In Turkey, government-sponsored suppression and intimidation have become commonplace over the last 10 years. Last summer proved to be a turning point. In opposition to the planned construction of a shopping center on the site of the leafy Taksim Square, some citizens of Istanbul organized a moderate protest. Then, in the blink of an eye, a small gathering turned into a massive civil resistance movement.
The clashes between the police and the protestors lasted for weeks. A majority of the protestors were young people who were enraged by the disproportionate force used by "security forces". Their cause soon came to be supported by a cross-section of society: parliamentary deputies, intellectuals, artists and people fed up with the autocratic style of Prime Minister Recep Tayyip Erdogan. Quickly, Istanbul’s Taksim and Besiktas districts were transformed into fields of battle.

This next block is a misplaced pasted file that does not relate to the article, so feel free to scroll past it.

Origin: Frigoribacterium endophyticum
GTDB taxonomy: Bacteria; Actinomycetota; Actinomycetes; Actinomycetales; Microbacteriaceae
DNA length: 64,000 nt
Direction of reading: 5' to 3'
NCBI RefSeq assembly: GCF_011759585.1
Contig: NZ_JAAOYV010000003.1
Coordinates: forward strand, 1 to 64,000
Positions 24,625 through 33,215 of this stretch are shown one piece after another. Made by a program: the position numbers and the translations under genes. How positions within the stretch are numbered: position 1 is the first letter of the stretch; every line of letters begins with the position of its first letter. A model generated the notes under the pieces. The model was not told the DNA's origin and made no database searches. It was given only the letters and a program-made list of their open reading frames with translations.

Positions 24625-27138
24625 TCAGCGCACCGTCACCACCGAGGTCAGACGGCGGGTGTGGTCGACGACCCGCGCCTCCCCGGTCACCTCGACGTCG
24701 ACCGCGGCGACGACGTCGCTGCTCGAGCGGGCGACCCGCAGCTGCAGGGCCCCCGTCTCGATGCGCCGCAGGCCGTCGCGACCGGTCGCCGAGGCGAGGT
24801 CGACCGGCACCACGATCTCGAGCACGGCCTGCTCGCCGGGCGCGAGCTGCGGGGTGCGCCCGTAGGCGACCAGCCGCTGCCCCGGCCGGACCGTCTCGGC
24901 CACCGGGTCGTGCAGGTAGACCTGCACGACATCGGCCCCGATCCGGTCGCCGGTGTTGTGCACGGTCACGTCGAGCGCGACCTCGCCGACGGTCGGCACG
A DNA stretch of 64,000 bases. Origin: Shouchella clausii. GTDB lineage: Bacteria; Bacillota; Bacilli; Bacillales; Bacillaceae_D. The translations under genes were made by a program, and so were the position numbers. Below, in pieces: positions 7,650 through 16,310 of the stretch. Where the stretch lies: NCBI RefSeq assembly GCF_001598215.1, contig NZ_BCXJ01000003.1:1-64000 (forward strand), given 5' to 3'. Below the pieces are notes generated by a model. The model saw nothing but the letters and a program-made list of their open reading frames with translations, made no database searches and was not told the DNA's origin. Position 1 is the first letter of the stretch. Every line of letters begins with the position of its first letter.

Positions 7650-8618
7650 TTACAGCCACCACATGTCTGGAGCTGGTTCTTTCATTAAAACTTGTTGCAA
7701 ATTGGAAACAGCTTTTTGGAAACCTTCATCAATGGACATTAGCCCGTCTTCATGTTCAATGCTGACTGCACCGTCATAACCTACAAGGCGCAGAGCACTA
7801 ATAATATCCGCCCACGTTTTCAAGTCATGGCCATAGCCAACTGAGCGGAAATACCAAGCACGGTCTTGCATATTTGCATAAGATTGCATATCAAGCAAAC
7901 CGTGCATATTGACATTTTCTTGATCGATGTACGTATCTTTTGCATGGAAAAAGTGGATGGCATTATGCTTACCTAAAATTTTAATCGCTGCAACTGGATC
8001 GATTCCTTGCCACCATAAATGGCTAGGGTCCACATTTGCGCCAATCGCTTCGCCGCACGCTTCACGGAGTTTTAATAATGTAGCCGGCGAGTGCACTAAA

While the most intense protests were centered in Istanbul, the spark of conflict spread to cities across Turkey: Ankara, Izmir, Adana. After the second week of park occupation, the government authorized security forces to take control of Taksim by using overwhelming force. But while the government took back the square, the people's will remained. The construction project has been shelved indefinitely .
Besides, the people's memory of what they achieved during those 15 days in Taksim combined with the brutal actions which followed led to the permanent formation of a new social opposition to the government. These groups are dedicated to humane values and represent millions of people who did not have a political voice in Turkey.
'Witnessing Gezi' was created through the recordings of photojournalist Emin Özmen. Ozmen began by capturing the original environmentalist protest, which opposed only the chopping down of trees in Taksim Park, which eventually turned into a resistance movement which changed the course of the country.
Editor's Note: Ozmen's work was recognized by World Press Photo, taking 1st Prize in the online feature category.